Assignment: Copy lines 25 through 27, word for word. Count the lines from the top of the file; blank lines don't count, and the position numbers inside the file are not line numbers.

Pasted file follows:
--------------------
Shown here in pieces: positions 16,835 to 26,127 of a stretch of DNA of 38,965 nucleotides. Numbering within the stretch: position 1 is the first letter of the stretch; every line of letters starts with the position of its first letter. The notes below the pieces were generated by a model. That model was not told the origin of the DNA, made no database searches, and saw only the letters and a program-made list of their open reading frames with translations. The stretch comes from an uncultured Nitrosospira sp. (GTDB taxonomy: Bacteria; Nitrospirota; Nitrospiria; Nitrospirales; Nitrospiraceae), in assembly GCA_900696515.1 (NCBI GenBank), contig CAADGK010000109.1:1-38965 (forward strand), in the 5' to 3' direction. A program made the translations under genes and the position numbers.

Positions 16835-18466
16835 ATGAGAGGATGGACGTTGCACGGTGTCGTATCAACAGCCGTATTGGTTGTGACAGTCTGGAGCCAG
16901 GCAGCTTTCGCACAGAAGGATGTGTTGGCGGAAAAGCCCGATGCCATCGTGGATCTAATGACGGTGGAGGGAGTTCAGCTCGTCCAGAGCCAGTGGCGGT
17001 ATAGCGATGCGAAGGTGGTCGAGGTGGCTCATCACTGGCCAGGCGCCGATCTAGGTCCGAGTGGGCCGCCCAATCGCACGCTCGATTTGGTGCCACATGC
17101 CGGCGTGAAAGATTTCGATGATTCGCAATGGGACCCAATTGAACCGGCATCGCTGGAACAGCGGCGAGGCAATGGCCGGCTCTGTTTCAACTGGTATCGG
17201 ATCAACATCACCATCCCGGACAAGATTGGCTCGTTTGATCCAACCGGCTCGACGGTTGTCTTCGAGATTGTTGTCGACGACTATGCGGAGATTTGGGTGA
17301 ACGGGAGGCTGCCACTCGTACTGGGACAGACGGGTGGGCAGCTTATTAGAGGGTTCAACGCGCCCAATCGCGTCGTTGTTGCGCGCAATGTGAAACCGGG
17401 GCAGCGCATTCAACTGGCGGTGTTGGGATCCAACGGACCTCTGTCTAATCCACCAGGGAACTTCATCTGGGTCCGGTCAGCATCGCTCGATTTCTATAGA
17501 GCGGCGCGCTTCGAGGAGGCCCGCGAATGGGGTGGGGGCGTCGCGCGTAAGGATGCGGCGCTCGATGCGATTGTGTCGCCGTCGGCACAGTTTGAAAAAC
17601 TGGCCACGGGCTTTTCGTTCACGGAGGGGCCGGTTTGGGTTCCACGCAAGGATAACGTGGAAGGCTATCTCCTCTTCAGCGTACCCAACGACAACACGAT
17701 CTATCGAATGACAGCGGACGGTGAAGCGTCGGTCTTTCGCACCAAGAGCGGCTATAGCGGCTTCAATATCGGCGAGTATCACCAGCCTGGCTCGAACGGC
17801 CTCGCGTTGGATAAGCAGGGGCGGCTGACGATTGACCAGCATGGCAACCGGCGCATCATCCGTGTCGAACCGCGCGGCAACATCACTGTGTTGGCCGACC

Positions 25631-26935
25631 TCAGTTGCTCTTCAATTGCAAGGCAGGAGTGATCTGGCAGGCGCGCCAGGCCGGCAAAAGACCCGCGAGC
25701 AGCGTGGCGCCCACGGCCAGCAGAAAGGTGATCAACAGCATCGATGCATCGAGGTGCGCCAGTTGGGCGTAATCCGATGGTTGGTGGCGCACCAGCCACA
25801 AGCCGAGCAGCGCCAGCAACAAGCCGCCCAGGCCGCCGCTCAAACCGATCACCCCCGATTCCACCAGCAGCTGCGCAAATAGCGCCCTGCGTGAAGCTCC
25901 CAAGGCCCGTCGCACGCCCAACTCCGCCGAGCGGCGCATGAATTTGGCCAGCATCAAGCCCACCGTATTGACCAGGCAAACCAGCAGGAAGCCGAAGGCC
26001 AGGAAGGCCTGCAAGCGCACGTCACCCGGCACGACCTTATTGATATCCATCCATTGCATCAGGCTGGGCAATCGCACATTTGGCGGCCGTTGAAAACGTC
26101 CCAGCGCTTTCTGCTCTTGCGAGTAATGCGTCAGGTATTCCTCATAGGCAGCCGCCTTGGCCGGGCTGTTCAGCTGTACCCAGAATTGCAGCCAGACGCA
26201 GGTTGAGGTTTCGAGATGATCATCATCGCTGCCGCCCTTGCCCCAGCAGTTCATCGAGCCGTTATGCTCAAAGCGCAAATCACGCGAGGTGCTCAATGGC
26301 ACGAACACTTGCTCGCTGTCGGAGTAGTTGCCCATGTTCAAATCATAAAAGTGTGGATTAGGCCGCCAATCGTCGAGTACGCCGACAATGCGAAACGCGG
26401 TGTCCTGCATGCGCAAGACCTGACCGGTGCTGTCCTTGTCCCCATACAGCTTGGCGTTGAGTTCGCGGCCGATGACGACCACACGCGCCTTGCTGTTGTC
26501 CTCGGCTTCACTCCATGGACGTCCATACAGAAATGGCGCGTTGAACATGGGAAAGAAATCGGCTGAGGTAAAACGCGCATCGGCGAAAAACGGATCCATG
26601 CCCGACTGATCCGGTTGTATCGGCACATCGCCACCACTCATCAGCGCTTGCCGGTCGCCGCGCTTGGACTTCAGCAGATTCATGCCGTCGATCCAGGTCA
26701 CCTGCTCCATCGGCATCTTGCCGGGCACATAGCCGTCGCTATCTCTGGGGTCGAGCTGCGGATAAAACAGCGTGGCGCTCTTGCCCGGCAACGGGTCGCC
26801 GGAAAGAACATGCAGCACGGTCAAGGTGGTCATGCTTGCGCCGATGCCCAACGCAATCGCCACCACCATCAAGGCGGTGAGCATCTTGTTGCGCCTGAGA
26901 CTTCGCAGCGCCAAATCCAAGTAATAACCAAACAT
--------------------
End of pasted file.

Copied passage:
26601 CCCGACTGATCCGGTTGTATCGGCACATCGCCACCACTCATCAGCGCTTGCCGGTCGCCGCGCTTGGACTTCAGCAGATTCATGCCGTCGATCCAGGTCA
26701 CCTGCTCCATCGGCATCTTGCCGGGCACATAGCCGTCGCTATCTCTGGGGTCGAGCTGCGGATAAAACAGCGTGGCGCTCTTGCCCGGCAACGGGTCGCC
26801 GGAAAGAACATGCAGCACGGTCAAGGTGGTCATGCTTGCGCCGATGCCCAACGCAATCGCCACCACCATCAAGGCGGTGAGCATCTTGTTGCGCCTGAGA